and resource manager for an area occupying 40 percentof Canada's land mass and
10 percent of its freshwater supply. INAC's
role in the North is extremely broad and
includes settling and implementing land
claims, negotiating self-government
agreements, advancing political evolution,
managing natural resources, protecting the
environment and fostering leadership in
sustainable development both domestically
and among circumpolar nations.
INAC's approach in managing these
responsibilities is based on partnership and
the principles of sustainable development. In
2001, INAC's second Sustainable Development Strategy (SDS)3 was tabled in
Parliament and included four specific
commitments related to contaminated sites as
to create a prioritization system for all
northern contaminated sites by December
to conduct Phase II/III environmental
assessments for at least five sites by
to initiate containment of PCB-
contaminated soils at Resolution Island by
to develop a contaminated sites
management program by December 31,
The CSP has fully completed three of these
commitments and partially achieved the
fourth. The prioritization system for
contaminated sites was updated within the set
time frame. In both July of 2000 and July of
2001, the CSP submitted comprehensive
proposals to the Federal Contaminated Sites
Assessment Initiative (FCSAI) to conduct
Phase II/III environmental assessments.
These requests were funded in the amount
just over $2.9 million. Using this money, 16
sites were assessed, (10 in 2000, and 6 in
2001). The PCB-contaminated soils project at
Resolution Island has also been established.
The only SDS commitment that has not been
fully achieved is development of a
Contaminated Sites Management Framework.
However, a framework has been developed
for submission for approval late in the Fall of
Consistent with the longer-term vision of NAP
- to provide a safer and cleaner northern
environment within the principles and
practices of sustainable development is CSP's
vision which states:
The CSP is committed to managing
contaminated sites in a cost-effective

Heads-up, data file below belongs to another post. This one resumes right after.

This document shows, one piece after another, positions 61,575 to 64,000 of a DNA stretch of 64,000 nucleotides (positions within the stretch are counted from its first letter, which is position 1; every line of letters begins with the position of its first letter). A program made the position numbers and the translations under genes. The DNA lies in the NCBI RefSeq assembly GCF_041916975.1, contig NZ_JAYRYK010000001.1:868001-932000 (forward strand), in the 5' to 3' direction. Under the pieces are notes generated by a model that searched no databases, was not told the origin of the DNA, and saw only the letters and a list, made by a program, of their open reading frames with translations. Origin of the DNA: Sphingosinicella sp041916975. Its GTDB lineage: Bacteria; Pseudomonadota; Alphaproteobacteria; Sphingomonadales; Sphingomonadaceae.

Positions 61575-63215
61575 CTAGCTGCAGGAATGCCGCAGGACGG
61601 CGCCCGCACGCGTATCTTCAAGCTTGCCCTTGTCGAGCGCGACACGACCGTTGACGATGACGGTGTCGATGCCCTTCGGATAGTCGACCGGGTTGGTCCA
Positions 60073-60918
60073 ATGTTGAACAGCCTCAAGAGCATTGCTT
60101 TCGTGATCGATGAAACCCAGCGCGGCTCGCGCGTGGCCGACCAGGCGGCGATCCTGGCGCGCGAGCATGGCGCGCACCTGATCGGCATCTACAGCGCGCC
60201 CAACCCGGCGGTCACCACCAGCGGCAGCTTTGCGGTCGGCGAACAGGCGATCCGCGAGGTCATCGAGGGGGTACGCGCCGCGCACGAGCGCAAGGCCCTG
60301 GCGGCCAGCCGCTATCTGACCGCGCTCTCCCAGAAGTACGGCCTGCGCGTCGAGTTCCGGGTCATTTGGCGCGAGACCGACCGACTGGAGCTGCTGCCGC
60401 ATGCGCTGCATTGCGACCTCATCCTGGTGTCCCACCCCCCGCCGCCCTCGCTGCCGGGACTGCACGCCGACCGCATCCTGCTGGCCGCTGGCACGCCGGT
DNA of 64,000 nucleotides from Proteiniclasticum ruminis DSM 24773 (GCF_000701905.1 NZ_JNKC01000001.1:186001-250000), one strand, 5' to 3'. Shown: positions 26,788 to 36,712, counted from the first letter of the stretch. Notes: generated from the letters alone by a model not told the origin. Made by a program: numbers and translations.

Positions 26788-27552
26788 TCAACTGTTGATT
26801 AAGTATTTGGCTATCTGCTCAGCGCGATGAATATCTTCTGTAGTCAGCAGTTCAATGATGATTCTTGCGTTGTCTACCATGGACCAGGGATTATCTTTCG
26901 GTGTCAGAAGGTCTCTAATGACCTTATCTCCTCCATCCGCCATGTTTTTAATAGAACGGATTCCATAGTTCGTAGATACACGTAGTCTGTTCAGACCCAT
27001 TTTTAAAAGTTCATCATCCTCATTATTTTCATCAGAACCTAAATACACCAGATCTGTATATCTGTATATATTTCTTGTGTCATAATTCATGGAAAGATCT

and consistent manner, to reduce and
eliminate, where possible, risk to
human and environmental health and
liability associated with these sites.
The CSP is a decentralized program, with
each Region responsible for implementing
program policy through operational activities in
their respective regions. By comparison,
Headquarters provides policy direction and
communications support, a performance
management framework and standardized
reporting systems. Overall responsibility for
the CSP rests with the Deputy Minister, and
decision making is conducted through a
committee process in three key decisionmaking
bodies. Figure 2 below illustrates the roles and relationships of the
principle governing bodies.
The key corporate governance body in the
CSP is the Northern Management Committee
(NMC). Chaired by the Assistant Deputy
Minister (ADM) of Northern Affairs and
comprising regional and sector Directors
General and Directors, this committee brings
together senior operational and financial
executives. These executives are responsible
for NAP, as well as for establishing and
reviewing CSP policies and standards, and
identifying and approving new policies and
processes where required.
The NMC approves and funds plans which are
then executed under the overall direction of
the NAP Contaminated Sites Management
Steering Committee (CSMSC) and the NAP
Contaminated Sites Management Working Team (CSMWT) by committee members in
their respective regions. During the 2001-02
reporting period, the CSMSC and the CSMWT
met five times.
The CSP is implemented in the Regions, and
primary line responsibility rests there, while
Headquarters provides regional support and
strategic direction. Headquarters is
responsible for the CSP being implemented
and managed in accordance with policy and
program objectives, and for the CSP
supporting departmental goals and horizontal
initiatives where possible. Headquarters will
also provide regular progress reports on
implementation and management, monitor
optimal delivery and management of the CSP
and participate in regular audits and
The CSP has established the following
strategic objectives to guide its activities.
These objectives relate to the broad direction
for contaminated sites management provided
by Treasury Board (see "Policy and
Regulations" sub-section). The CSP's
strategic objectives are: